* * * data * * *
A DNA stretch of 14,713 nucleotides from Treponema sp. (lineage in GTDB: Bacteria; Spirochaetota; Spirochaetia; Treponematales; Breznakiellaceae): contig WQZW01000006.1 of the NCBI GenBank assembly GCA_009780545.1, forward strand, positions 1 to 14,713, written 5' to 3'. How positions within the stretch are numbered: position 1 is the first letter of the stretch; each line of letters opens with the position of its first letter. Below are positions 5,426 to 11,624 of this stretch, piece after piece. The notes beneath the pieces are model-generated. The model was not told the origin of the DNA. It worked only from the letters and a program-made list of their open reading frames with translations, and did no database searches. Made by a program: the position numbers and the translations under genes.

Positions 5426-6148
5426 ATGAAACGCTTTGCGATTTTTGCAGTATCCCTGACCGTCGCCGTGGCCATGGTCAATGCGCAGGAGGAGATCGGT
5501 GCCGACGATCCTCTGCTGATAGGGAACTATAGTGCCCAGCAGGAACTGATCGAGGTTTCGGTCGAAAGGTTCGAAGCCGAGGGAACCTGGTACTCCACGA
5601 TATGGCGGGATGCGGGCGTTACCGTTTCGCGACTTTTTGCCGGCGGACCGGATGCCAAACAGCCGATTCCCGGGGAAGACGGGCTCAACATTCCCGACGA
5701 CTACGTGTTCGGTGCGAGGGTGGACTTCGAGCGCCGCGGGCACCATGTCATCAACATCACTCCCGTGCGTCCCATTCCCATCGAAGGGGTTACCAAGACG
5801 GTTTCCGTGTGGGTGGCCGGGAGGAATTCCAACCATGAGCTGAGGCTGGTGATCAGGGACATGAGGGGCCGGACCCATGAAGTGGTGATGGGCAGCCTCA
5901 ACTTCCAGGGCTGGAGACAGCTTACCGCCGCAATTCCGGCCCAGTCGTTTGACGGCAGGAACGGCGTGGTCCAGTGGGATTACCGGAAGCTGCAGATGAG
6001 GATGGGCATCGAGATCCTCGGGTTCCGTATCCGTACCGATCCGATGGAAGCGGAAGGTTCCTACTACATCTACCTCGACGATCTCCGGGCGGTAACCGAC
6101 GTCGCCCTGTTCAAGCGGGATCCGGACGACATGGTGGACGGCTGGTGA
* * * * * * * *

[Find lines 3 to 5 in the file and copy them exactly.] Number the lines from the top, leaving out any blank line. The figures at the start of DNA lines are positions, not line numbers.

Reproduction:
5426 ATGAAACGCTTTGCGATTTTTGCAGTATCCCTGACCGTCGCCGTGGCCATGGTCAATGCGCAGGAGGAGATCGGT
5501 GCCGACGATCCTCTGCTGATAGGGAACTATAGTGCCCAGCAGGAACTGATCGAGGTTTCGGTCGAAAGGTTCGAAGCCGAGGGAACCTGGTACTCCACGA
5601 TATGGCGGGATGCGGGCGTTACCGTTTCGCGACTTTTTGCCGGCGGACCGGATGCCAAACAGCCGATTCCCGGGGAAGACGGGCTCAACATTCCCGACGA